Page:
Meanwhile, the UK's leaders are still far from recognizing their erroneous policies and have actually done very little to address the root causes of the cost-of-living crisis, according to Richard Wellings.
"The real solution is to roll back the 'green' agenda and the other misguided interventions that sowed the seeds of the current problems," insists the economist. "What’s needed is a massive bonfire of red tape, including removing the trade barriers and regulations which have pushed up energy prices."

Tories Keeping Wages Low to Pay for the Cost of Living Crisis

To address the issue of British households' squeezed budgets, the Tory government has introduced extra payments on welfare benefits to help the households cope with rising bills. In late May, Chancellor Rishi Sunak announced a £21 billion ($25.7 billion) package of cost of living support including a £400 ($490) discount on energy bills for all and a £650 ($796) one-off payment to the poorest eight million households.
Sunak vehemently denied that his cost-of-living package will exacerbate the ongoing crisis by putting extra cash in the economy and funneling inflation.
However, Richard Wellings does not buy into the chancellor's argument: "This is likely to be counterproductive and make inflation worse, particularly if it ends up being financed by further money-printing by the Bank of England," he warns.
What the UK Treasury does consider "inflationary" are pay raises for British workers in line with inflation. According to Treasury Minister Simon Clarke, increases in salaries to meet the rising cost of living could end up yielding a 1970s-style “inflationary spiral”. Meanwhile, annual growth in regular pay, excluding bonuses, slid by 4.5% in April after adjusting for inflation, according to the Office for National Statistics. This represents the biggest fall since 2001.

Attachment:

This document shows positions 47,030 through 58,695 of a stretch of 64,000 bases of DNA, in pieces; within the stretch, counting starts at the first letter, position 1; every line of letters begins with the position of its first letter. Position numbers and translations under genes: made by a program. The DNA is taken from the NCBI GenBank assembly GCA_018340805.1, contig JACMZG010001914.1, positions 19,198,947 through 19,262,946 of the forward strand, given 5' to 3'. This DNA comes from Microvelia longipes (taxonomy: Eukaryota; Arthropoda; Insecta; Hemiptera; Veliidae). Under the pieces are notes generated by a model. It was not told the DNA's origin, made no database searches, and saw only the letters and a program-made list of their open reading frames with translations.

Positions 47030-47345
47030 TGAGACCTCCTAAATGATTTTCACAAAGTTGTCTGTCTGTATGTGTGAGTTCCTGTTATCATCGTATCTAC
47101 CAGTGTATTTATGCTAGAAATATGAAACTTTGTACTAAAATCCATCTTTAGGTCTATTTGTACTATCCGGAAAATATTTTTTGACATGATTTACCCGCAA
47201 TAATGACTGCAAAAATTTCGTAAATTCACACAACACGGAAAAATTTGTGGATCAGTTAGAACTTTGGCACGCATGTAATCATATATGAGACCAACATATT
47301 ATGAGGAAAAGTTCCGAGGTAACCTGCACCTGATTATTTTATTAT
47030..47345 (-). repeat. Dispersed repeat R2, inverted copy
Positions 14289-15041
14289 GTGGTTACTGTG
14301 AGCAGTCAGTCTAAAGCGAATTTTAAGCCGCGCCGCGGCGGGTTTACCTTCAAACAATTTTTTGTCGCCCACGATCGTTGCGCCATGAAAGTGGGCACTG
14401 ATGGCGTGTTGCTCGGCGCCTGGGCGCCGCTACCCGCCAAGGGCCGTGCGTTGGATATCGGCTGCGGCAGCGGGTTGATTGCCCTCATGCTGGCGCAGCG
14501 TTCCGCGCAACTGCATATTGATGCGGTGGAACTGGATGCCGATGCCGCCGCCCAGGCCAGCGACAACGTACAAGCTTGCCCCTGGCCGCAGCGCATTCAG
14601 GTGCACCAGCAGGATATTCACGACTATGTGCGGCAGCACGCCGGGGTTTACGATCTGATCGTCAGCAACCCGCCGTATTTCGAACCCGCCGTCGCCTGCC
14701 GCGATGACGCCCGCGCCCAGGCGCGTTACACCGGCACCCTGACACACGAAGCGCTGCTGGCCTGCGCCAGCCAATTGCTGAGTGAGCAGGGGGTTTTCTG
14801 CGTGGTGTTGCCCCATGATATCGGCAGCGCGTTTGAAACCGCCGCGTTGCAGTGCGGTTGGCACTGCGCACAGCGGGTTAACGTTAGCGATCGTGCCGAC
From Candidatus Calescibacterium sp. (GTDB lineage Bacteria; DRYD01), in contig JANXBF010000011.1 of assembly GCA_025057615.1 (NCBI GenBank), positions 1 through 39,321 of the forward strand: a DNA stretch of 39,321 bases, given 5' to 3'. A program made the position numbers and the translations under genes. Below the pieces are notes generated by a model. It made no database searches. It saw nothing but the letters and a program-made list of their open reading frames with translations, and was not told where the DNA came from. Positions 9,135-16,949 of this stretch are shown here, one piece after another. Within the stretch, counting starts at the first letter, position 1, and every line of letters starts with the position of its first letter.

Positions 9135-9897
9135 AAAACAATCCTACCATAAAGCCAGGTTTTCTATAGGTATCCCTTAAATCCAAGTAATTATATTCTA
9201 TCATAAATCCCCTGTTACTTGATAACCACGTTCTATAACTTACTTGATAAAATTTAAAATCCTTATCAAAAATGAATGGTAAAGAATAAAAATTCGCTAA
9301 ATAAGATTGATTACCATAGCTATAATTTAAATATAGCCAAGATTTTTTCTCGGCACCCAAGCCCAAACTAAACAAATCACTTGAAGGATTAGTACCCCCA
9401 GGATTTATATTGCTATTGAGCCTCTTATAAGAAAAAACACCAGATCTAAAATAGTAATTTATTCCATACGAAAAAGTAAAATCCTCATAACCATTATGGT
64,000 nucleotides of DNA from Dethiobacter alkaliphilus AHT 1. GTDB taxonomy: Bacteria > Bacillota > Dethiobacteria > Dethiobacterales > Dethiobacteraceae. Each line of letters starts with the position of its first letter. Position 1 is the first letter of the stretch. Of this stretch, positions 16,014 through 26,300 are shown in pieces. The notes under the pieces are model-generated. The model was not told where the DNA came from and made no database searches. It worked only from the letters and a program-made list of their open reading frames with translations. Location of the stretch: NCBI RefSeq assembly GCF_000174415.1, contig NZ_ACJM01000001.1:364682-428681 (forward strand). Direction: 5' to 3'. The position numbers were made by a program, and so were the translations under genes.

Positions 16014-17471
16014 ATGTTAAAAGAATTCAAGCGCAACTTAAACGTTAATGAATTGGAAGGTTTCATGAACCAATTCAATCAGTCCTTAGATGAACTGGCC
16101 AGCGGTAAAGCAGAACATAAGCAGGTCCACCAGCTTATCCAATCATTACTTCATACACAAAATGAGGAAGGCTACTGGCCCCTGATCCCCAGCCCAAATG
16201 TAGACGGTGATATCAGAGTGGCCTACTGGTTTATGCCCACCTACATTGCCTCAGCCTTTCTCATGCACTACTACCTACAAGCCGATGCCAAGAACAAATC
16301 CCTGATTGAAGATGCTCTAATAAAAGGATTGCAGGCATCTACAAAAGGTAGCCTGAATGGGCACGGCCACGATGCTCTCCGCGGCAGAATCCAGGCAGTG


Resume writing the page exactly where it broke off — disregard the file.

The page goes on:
Meanwhile, the cost of living crunch has forced 48% of British respondents to turn the heating down in their home; a third have started socializing less; and four in 10 people polled say they have switched to buying cheaper brands or using cheaper stores to cut back. Some of the respondents noted that after all their bills are paid, they're left with just a few pounds to live on.
A group of 67 economists have warned Johnson that keeping wages down amid the cost of living crisis is fraught with the risk of plunging the UK into recession. They argue that quite the opposite is needed to keep the economy afloat and maintain demand. Asking workers "to pay the cost of living crisis by limiting their wage demands will deepen the crisis," they said.

Tory Government Locks Horns With Unions

The pay raise issue and looming job cuts prompted British railway workers to opt for nation-wide walk outs on June 21, 23 and 25, threatening to paralyze the services for six days, according to Network Rail. The strike is expected to be the biggest to hit the railways since 1989.
Mick Lynch, general secretary of the National Union of Rail, Maritime and Transport Workers, told the press that the union had no choice but proceed with striking as the Tory ministers had not allowed employers to negotiate "freely" on pay, job cuts and conditions. According to Lynch, rail workers were faced with thousands of jobs cuts, reduced pensions and a slight pay rise which was not in line with inflation.